In the wake of the expected bumper harvest, Dr Mangudya, allayed fears that the Government accounts will not meet payments for maize deliveries to the Grain Marketing Board (GMB), a situation which would compel monetary authorities to print more money.
The printing of more money increases money supply growth in the economy while ultimately triggering inflationary pressures on the market.
Speaking during the Confederation of Zimbabwe Industries annual virtual symposium last week, the RBZ chief said the alignment between the Government and the Central Bank was sound.
“Even though not well informed, some people have been commenting that the maize output is going to require $60 billion, but at the Government accounts, the Reserve Bank has got $13 billion therefore, the Reserve Bank is going to print more money to purchase maize, its not like that.
“The $60 billion is going to be required over a period of time from April or May when people start selling their produce up to end of September.
“Therefore, the $60 billion is not required in one day. It’s a flow, now what the analysts were doing was looking at a snap-shot analysis, but here we are talking of a flow,” he said.
Zimbabwe this year expects to produce 2,5 million to 2,8 million tonnes of maize and 360 000 tonnes of traditional grains, and this could turn out to be the largest yield achieved by the country since the fast-track land reform commenced in 2000. Already, GMB has announced that it will be paying farmers within 72 hours of delivery and the Government has increased the maize producer price to $32 000 per tonne from the $21 000 that was paid last year.
Dr Mangudya said in the first week of the marketing season, the monetary authorities could release $5 billion to pay the farmers.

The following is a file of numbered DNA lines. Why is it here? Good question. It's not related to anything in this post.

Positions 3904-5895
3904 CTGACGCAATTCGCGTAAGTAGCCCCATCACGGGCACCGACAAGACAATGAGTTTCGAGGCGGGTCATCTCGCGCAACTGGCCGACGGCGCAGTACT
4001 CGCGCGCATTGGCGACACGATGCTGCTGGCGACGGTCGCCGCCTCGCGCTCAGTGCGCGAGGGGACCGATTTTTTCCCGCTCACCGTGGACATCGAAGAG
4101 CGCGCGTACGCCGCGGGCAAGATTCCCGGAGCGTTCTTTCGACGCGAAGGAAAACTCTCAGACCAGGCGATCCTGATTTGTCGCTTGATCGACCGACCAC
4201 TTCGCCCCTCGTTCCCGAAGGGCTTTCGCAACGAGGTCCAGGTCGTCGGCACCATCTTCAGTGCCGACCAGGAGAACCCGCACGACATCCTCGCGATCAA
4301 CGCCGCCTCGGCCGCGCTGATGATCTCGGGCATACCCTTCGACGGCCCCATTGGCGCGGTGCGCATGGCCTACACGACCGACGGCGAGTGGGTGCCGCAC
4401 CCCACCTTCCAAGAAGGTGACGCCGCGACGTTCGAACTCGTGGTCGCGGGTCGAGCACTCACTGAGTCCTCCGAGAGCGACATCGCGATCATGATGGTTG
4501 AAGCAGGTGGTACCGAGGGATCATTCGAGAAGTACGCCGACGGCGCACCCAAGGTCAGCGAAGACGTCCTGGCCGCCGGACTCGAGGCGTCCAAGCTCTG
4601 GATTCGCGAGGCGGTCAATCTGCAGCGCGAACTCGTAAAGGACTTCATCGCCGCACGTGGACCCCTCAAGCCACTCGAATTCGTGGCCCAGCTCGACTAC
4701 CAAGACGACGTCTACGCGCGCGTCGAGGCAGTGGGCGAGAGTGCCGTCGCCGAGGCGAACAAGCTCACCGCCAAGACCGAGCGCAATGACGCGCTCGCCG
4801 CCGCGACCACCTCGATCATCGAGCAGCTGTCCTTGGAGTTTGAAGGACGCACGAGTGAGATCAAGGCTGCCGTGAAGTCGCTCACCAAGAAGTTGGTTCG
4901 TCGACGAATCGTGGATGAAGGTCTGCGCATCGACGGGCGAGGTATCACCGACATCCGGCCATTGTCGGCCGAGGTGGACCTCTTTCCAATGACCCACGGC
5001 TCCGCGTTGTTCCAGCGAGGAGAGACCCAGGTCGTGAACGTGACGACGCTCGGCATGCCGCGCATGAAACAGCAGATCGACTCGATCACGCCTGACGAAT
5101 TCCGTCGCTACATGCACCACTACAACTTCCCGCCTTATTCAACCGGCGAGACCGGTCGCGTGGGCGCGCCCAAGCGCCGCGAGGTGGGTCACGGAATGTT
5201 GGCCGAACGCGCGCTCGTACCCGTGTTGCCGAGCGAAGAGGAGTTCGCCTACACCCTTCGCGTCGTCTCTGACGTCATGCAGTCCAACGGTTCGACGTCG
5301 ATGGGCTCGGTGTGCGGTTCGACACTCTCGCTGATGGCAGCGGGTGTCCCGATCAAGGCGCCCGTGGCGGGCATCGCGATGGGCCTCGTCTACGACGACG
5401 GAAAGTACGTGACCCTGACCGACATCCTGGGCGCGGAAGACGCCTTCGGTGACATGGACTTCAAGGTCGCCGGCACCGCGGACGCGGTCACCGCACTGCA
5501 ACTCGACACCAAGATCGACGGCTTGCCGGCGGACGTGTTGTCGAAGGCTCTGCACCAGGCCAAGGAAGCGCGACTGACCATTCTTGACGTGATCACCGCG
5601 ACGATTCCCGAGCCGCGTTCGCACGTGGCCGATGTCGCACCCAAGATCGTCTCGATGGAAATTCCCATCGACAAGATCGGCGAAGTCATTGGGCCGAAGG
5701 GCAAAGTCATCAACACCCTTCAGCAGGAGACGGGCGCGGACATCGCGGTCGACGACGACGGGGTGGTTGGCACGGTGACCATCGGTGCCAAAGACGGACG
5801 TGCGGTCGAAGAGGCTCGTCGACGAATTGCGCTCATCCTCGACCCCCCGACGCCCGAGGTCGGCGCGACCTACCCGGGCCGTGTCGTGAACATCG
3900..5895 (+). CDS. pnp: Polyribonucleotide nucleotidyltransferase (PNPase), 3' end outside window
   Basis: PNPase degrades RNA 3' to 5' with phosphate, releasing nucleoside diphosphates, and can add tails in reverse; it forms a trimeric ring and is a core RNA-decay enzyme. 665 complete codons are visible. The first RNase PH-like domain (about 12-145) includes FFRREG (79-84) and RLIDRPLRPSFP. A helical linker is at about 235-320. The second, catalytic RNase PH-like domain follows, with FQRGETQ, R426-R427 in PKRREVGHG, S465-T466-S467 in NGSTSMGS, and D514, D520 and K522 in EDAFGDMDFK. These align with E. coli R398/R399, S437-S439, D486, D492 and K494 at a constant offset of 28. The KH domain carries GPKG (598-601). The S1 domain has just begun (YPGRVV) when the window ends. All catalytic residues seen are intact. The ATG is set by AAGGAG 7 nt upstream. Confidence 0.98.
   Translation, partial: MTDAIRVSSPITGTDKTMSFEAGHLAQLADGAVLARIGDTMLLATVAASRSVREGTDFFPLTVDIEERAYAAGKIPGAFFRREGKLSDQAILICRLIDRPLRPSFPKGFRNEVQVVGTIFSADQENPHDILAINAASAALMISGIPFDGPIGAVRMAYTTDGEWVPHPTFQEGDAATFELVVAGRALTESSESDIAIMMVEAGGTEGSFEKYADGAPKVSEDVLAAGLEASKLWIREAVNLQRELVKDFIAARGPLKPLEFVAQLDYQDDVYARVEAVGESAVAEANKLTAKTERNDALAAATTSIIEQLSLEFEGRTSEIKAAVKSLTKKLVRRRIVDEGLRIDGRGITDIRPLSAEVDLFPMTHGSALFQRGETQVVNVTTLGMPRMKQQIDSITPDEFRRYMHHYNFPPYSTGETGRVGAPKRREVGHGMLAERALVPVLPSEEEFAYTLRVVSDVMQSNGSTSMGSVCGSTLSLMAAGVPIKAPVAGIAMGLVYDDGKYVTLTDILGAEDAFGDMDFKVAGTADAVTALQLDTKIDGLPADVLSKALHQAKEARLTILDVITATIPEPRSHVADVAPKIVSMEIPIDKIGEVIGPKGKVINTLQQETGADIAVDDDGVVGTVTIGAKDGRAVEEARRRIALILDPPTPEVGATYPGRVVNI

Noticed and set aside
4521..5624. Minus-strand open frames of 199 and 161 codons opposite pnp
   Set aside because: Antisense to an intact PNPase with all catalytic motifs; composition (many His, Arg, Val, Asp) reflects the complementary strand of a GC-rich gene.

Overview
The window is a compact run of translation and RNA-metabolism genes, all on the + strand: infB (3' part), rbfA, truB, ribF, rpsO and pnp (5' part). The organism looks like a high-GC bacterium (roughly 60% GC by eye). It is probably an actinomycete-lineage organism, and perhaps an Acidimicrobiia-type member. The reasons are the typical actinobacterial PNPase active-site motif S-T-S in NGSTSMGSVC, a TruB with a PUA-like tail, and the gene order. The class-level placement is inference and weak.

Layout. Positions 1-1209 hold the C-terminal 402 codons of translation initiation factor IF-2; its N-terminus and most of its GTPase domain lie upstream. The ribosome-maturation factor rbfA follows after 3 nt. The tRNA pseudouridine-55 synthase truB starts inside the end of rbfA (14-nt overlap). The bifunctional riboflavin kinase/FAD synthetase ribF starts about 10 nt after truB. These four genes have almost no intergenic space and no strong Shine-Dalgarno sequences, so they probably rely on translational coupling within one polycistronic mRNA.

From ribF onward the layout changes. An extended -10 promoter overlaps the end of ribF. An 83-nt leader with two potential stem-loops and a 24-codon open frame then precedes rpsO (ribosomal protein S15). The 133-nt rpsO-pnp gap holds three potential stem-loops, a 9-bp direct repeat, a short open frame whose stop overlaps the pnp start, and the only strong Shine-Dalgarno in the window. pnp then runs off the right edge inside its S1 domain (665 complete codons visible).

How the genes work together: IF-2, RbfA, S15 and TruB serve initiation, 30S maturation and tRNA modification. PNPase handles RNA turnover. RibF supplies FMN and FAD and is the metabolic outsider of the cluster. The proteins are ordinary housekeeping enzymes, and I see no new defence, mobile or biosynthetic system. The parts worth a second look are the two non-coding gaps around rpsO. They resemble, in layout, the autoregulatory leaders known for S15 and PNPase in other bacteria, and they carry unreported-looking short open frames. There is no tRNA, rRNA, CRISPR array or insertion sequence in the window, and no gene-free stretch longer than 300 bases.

“When we sell the maize to the millers, they (millers) also pay the money to the Government or GMB and, therefore, money circulates. So, if you assume that money does not circulate, you come to that conclusion (RBZ will print more money to finance grain purchases),” said Dr Mangudya.
“We do believe that the Government has capacity without coming to the Reserve Bank for borrowing to continue to support agriculture, to purchase the output in excess of $60 billion over three to four months.
“And because it’s a flow, companies will also be coming to pay their quarterly payments to Zimra (Zimbabwe Revenue Authority) at the end of the day, that’s how the economy functions.”
On the tobacco crop, which is Zimbabwe’s major foreign currency earner, output is expected to improve to 200 million kilogrammes this year compared to 185 million kg in 2020.
“I also want to advise the tobacco farmers that the 40 percent, which we liquidate from them is 40 percent net of what they would have paid the contractors for the inputs. Therefore, if we were to gross it up, it’s quite lower than what the other exporters are paid.
“But sometimes again, I read some newspapers saying the bank needs to be fair to the tobacco producers.
“Not only are we being consistent, we are being practical because we also need the funds,” he said.
Dr Mangudya said if tobacco farmers think that their foreign currency is not sufficient, they can also participate at the forex auction to supplement their forex requirements.
Meanwhile, he said RBZ was moving in to flush out unethical companies from participating at the weekly Foreign Currency Trading System over indiscipline behaviour.
In June 2020, the monetary authority introduced the weekly Foreign Currency Auction Trading System with a view to improve forex access to the productive sectors.
Dr Mangudya said the bank had noted financial irregularities perpetrated by some firms who were forming shelf companies so that they can participate more in the auction system.